Author Topic: Chris's Marion 91 Steam Shovel  (Read 289624 times)

Online crueby

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Re: Chris's Marion 91 Steam Shovel
« Reply #3870 on: May 14, 2019, 11:25:02 PM »
Got the c-shaped rails for the wall studs and ceiling frames cut down from rectangular stock (only off the shelf stuff I can find is either too thin or way too big). With a little guide block clamped in the vise to hold the stock in place for the slitting saw, it went pretty smoothly. The guide block holds it on three sides, and just wraps around the front face, leaving it able to slide through.

It took several passes to get the full width and depth of the cut - fed the stock in from the back right of the blade so that it was going against the teeth, like a table saw. Used a pair of pliers to grab the stock on the left and pull it through (was just a bit too warm to pull with fingers comfortably). Very neccessary to have one hand or the other holding at all times or the blade wanted to shoot it back out the right side again.
After several passes on all pieces, now have quite a pile of C-channel to start cutting down for the cab framework...



Offline cnr6400

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Re: Chris's Marion 91 Steam Shovel
« Reply #3871 on: May 15, 2019, 02:18:59 AM »


BAD PUN ALERT                         BAD PUN ALERT                 BAD PUN ALERT                      BAD PUN ALERT 

         I  'C' what you mean.......

(sorry, I'll get my coat.....)









Online crueby

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Re: Chris's Marion 91 Steam Shovel
« Reply #3872 on: May 15, 2019, 02:20:48 AM »


BAD PUN ALERT                         BAD PUN ALERT                 BAD PUN ALERT                      BAD PUN ALERT 

         I  'C' what you mean.......

(sorry, I'll get my coat.....)


 :facepalm2:


C you later ..  >:D

Offline J.L.

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Re: Chris's Marion 91 Steam Shovel
« Reply #3873 on: May 15, 2019, 06:42:43 PM »
Two-thirds of a bad pun is phew.  :facepalm2:

Chris, this build will go down in history. I believe it will be serialized in an engineering magazine?

John

Online crueby

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Re: Chris's Marion 91 Steam Shovel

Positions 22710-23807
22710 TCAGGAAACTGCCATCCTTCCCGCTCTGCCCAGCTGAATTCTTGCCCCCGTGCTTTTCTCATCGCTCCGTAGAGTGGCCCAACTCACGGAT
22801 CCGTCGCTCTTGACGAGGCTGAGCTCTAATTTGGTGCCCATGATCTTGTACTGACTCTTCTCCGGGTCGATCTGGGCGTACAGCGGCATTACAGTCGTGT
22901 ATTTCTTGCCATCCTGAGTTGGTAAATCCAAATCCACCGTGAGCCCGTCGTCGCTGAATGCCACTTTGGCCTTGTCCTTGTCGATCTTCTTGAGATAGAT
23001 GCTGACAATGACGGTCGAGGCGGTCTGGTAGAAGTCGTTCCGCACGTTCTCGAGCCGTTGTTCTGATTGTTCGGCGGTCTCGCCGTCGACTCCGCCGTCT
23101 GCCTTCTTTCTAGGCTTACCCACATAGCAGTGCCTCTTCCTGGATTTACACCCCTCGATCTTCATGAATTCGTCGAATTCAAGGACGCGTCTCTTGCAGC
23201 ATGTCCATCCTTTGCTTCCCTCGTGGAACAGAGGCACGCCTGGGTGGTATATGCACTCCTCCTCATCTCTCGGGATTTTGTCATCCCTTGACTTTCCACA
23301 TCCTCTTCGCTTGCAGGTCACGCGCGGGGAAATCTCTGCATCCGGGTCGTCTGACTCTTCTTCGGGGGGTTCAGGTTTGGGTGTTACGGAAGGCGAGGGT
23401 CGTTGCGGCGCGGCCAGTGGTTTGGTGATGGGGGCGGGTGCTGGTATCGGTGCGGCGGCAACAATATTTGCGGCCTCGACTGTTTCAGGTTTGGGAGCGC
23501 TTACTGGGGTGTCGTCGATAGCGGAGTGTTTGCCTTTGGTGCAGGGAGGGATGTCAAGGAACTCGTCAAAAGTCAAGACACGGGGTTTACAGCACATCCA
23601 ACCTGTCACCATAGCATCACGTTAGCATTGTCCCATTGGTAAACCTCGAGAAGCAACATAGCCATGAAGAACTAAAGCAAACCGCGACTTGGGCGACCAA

« Reply #3874 on: May 15, 2019, 08:17:11 PM »
Two-thirds of a bad pun is phew.  :facepalm2:

Chris, this build will go down in history. I believe it will be serialized in an engineering magazine?

John
Hi John,

As long as we pun-dits  ;D dont get too out of control, yes the same magazine serializing the Lombard build, Live Steam/Outdoor Railroading, wants to run this one once the Lombard series finishes around the end of the year. Possible each will be collected in book form too after each magazine run is complete. I recently sent the editor the first draft of the Marion articles/photos/plans, minus the last few chapters still in construction. Lots of work, but very rewarding.

Chris
 :cheers:

Online crueby

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Re: Chris's Marion 91 Steam Shovel
« Reply #3875 on: May 15, 2019, 10:56:02 PM »
Last week I got a tip on these fittings, made for connecting tubing. They are already the basic shape that I was making for the steam pipes, just with the barbs sticking out:

So, I ordered some to see how they would work out. The center sections are identical in size/shape to the larger ones I made for the hoist engine pipework - could be cut/drilled for the pipe very quickly, saving a lot of steps. The only drawback is that the smaller sizes have the same size center section, was hoping they would scale the whole thing down. They cost around $1.50 to $180, and are manufactured by Dixon - they also have Tee's to match. If you search for 'Dixon Brass Fittings Barbed Hose Splicers' you will find them.